Beryllium copper

Possibly the least understood of copper alloys are the beryllium copper metals. Prospective users are often not aware of the many advantages offered by this alloy. These metals provide precise replication of the most intricate detail, while producing castings of exceptional strength. Key features of beryllium copper alloys are the high degree of fluidity and low freezing teniperatures. Many casters use small amounts of beryllium copper to sweeten their other copper-base alloys to improve fluidity and attain improved cast surface finish. Several large school ring manufacturers produce their masters in beryllium copper to capture and hold minute detail. The use of this particular alloy in jewelry manufacturing appears to be far more popular in Europe than in this country.

Strict plant hygiene must be practiced when using berylliumbearing alloys. This is a toxic substance and extreme care is needed in the casting, grinding and polishing areas to restrict worker intake of fumes or particles. Adequate ventilation is a must. Manufacturers may request a complimentary copy of an excellent publication on the handling of beryllium copper (see end of article ).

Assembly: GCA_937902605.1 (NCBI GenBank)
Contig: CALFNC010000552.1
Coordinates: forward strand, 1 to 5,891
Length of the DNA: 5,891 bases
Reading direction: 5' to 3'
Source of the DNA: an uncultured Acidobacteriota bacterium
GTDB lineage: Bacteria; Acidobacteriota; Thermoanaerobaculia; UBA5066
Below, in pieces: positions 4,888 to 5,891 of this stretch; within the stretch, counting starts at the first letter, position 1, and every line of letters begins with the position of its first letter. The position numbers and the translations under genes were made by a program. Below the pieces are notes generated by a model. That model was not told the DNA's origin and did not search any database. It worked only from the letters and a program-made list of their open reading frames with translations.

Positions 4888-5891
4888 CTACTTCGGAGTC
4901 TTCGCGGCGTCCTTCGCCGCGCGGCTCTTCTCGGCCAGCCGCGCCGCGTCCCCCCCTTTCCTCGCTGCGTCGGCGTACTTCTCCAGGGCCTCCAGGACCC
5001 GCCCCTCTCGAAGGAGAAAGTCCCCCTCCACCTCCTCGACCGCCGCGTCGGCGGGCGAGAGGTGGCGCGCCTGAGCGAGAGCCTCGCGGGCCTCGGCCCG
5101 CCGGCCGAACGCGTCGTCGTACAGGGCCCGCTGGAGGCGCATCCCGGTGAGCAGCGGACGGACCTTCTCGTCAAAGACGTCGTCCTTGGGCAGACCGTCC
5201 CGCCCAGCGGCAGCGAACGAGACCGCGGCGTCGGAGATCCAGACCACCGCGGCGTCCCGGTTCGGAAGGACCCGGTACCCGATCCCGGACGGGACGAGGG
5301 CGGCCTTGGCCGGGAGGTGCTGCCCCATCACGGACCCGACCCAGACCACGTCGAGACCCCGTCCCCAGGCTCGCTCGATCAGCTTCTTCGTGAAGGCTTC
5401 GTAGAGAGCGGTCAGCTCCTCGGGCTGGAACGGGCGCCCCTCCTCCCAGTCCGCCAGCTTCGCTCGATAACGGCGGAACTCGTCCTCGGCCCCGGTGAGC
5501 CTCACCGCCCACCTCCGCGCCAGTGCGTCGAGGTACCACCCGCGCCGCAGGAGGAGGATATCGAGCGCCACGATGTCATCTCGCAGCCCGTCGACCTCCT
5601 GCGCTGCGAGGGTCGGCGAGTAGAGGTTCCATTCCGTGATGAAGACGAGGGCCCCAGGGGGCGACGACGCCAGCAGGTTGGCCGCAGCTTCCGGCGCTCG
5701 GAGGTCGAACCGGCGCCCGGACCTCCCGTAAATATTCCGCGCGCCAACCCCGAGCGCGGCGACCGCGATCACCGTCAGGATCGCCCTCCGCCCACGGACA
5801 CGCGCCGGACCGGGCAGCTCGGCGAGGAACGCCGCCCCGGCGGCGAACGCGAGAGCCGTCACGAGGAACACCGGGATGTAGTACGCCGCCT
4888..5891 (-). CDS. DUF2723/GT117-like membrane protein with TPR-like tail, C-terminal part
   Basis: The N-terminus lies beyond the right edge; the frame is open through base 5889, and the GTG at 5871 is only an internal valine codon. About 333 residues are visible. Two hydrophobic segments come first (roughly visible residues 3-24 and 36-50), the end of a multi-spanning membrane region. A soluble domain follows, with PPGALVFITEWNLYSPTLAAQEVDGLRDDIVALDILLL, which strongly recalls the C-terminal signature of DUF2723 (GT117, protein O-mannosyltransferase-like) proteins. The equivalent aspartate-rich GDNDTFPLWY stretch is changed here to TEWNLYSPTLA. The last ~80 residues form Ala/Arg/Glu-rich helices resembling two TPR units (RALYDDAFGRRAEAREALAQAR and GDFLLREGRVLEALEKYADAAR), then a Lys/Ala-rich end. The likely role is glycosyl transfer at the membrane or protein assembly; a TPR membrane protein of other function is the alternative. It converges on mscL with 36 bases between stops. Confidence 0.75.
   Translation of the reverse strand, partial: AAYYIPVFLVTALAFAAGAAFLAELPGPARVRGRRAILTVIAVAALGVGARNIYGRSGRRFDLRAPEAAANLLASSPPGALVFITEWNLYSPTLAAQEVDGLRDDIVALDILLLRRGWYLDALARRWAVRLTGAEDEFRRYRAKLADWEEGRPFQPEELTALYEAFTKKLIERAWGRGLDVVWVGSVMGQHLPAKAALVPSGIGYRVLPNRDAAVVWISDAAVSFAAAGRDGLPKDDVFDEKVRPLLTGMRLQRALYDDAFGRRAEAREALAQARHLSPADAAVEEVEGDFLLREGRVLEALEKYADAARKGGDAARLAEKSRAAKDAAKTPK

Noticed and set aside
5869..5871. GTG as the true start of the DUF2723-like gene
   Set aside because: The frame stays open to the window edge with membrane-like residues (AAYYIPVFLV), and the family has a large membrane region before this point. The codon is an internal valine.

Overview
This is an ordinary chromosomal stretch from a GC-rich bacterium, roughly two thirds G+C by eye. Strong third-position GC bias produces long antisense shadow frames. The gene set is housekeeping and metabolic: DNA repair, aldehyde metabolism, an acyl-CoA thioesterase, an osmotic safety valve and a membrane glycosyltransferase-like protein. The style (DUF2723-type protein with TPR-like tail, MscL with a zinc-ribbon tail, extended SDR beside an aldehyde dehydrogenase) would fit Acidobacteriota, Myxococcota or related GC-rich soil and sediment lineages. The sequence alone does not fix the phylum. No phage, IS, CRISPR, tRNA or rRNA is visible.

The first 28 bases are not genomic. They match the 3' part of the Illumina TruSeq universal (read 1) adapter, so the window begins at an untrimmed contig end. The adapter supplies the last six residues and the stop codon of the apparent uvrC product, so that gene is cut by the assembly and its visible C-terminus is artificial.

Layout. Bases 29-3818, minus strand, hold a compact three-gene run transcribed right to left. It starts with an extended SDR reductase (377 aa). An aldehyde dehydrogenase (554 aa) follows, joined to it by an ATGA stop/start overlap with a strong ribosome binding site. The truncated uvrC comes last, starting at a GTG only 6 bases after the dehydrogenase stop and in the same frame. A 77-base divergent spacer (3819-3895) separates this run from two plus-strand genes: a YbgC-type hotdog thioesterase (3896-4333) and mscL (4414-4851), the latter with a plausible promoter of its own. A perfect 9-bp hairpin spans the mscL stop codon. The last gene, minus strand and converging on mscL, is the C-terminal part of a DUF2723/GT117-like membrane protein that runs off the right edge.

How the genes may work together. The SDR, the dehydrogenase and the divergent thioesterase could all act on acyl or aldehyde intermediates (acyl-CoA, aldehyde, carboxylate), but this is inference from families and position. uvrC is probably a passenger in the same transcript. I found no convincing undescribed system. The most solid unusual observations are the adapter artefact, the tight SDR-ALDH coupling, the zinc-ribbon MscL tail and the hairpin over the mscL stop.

‘Stainless’ alloys

College and high school ring producers, as well as firms marketing recognition and award devices, are now casting a “stainless” type alloy that finishes with the appearance of white gold. They have found that using these new metals has enabled them to hold their market share with a low-cost substitute for precious metals. The metals being used are primarily a combination of nickel and chromium, along with additives which improve casting characteristics and reduce the melting point of the alloy. The metals are castable at under 24000 F. Jewelry, art and dental castings are now being produced in these alloys. They require no plating, and finish to a durable and lustrous white gold look. School rings cast in these metals often bear somewhat exotic-sounding names, and the lower price tag has made the product attractive to students. Users of these metals should insist on knowing the exact composition and whether there are any health hazards that may be encountered in their usage.

Alloy selection

Certain alloys serve well for one application but not for another. The selection process does not have to be frustrating or costly.

The first step should always be to discuss specific applications with the metal supplier. Order small sample lots of recommended metals and cast them. Castability, ease of finishing and the quality of the finished product will provide the answer. Patience, a willingness to experiment with flask and casting temperatures, and the guidance of the metal supplier are the necessary ingredients during the initial trial stage.